Are Personality Disorders Treatable?
A personality disorder is a deeply ingrained, maladaptive pattern of behavior that typically begins in adolescence and continues throughout adulthood creating emotional pain and interpersonal difficulties. Personality disorders are believed to be caused by a combination of genetics and childhood experiences, specifically abusive and neglectful treatment from parents.
Since personality disorders are so deeply ingrained from genetics and childhood, they have long been believed to be difficult to treat by both the public and mental health professionals. Some are generally viewed as more treatable than others. Also, different types of treatment work best for different disorders.
Of the ten personality disorders described in the DSM-5, the four in Cluster B: Antisocial, Borderline, Narcissistic and Histrionic, have been the ones considered to be the most difficult to treat.
In recent years a significant number of studies have emerged which contribute to the understanding of Borderline and Narcissistic, in particular. They have been found to be far more responsive to treatment than was previously believed.
For example, a 2014 study by Jorgensen, et al. showed that 75% of borderline patients showed great improvements in their borderline symptoms 18 months after treatment ended.
The chart below outlines the types of treatment that are most commonly used for each personality disorder.
Borderline: Dialectic Behavior Therapy (DBT); Mentalization-Based Treatment
Antisocial: Schema Therapy
Narcissistic: Psychodynamic; Schema Therapy
Schizotypal, Schizoid, Paranoid: Medication; Social Skills Training
Avoidant, Obsessive-Compulsive, Dependent: Behavioral; Social Skills Training; Psychodynamic; Medication
Dialectic Behavior Therapy (DBT): DBT is a cognitive-behavioral treatment that is geared toward increasing the patient’s ability to moderate between what his intense emotions and his actions. It is typically done by weekly individual sessions, accompanied or followed by group sessions. Its focus is a combination of mindfulness, interpersonal skills, distress tolerance, and emotion regulation. DBT is the most scientifically-supported treatment method for people with Borderline PD. Since it is targeted directly at symptoms and can be done in a group, it is also one of the most cost-effective treatment modes. It can also be shorter than many other types of therapies.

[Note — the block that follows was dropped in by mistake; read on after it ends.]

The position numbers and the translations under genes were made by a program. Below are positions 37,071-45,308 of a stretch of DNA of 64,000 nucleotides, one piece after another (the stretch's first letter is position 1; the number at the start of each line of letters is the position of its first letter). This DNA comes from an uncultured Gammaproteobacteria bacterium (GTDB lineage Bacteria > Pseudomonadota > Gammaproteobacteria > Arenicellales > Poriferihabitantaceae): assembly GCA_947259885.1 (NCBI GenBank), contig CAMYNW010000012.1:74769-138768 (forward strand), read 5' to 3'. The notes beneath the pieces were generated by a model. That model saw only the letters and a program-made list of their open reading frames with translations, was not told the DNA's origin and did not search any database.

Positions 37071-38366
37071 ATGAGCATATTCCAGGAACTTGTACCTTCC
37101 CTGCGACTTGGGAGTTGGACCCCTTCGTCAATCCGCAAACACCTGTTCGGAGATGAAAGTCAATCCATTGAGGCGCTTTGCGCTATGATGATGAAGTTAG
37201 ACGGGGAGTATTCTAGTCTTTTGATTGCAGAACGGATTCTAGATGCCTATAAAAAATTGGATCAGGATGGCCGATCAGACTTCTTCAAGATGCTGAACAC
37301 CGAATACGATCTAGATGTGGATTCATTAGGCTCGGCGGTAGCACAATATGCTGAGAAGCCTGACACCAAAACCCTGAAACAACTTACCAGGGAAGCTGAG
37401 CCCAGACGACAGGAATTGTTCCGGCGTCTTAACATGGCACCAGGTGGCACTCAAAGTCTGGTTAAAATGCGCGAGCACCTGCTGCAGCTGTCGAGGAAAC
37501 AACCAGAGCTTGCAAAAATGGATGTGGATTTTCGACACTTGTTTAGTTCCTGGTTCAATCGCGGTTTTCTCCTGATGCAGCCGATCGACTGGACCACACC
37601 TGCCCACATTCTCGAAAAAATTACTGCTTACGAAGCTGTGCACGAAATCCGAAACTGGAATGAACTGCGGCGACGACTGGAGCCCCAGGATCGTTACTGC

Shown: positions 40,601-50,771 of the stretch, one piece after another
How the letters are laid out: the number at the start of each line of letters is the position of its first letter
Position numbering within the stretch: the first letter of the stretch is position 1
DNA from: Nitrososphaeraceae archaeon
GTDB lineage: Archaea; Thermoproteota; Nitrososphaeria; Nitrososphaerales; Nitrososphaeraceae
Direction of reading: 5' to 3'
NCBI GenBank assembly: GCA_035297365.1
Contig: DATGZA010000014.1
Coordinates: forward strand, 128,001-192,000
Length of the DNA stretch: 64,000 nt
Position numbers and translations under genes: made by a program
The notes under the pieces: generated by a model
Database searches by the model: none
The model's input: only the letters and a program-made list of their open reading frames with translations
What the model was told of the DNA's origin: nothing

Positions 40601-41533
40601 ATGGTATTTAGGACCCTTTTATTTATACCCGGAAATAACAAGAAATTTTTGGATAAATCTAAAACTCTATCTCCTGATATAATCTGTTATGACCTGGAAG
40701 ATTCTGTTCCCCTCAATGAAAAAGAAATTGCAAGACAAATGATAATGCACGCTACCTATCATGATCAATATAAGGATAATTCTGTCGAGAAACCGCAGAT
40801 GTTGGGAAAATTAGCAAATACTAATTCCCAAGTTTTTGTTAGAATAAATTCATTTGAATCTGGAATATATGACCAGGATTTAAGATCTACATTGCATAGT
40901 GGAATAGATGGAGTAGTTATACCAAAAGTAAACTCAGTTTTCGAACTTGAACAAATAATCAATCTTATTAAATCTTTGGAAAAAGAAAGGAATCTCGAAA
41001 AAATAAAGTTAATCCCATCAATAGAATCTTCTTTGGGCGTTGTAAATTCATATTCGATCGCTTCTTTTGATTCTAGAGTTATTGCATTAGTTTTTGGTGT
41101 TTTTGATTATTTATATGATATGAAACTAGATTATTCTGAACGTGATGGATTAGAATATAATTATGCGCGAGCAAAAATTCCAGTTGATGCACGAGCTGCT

Mentalization-Based Treatment: This is a form of psychodynamic treatment whose goal is to teach the patient how to “mentalize,” or picture/imagine what others are feeling in response to her behavior, and in general. It is less directive than DBT, and relies heavily on the relationship between the therapist and the patient. Because it’s relationship-based and individual, it can be somewhat longer in nature, and therefore more expensive than DBT.
Schema Therapy: Schema Therapy involves a combination of techniques from four other types of established, time-tested treatments. The goal of the treatment is to challenge the maladaptive “schemas,” or beliefs/feelings, that the patient learned in childhood. Part of this involves the therapist essentially re-parenting the patient. Schema Therapy can take longer, but takes place at a deeper level for the patient. Research suggests that may be more costly, but is nevertheless cost-effective, because it is so highly effective.
Psychodynamic Therapy: This time-tested treatment is typically conducted individually. Its focus is upon helping the patient uncover how her childhood is affecting her current life. The relationship with the therapist is used to help the patient understand how her emotions, feelings and actions affect others. Psychodynamic therapy tends to be longer, so is generally more expensive.
Behavioral Therapy: This is a highly targeted treatment. It is typically applied to one symptom, which is the focus of the treatment. It is most effective when applied to a particular behavior which a patient is trying to stop, especially when the behavior is a result of anxiety. Hence it can be most helpful with anxiety-based personality disorders. Since it is targeted and specific, it is one of the shortest and most cost-effective treatments. However, it treats symptoms, and does not necessarily affect the underlying personality structure.
Social Skills Training: Some personality disorders, especially those that involve psychosis, interfere with the sufferer’s ability to understand and read other people’s behaviors and feelings, and respond appropriately. Schizoid, Schizotypal and Paranoid PDs often benefit from direct education in this area. Social Skills Training is often done in groups. Since it is a targeted, educational, group treatment it is highly cost-effective and can sometimes be fairly brief.
Medication: Medication is somewhat controversial in the treatment of personality disorders. This is because it does not cure the disorder itself. However, it can be vital in reducing symptoms such as anxiety, depression or psychosis so that treatment can be more effective. When done properly, medication can be a helpful aid for PD treatments of all kinds.
PDAN believes that no one treatment is right for everyone. But one factor which must be present for anyone with a personality disorder to benefit from treatment is this: a true and sincere motivation to change.
Special thanks to Jonice Webb, PhD for contributing to this site.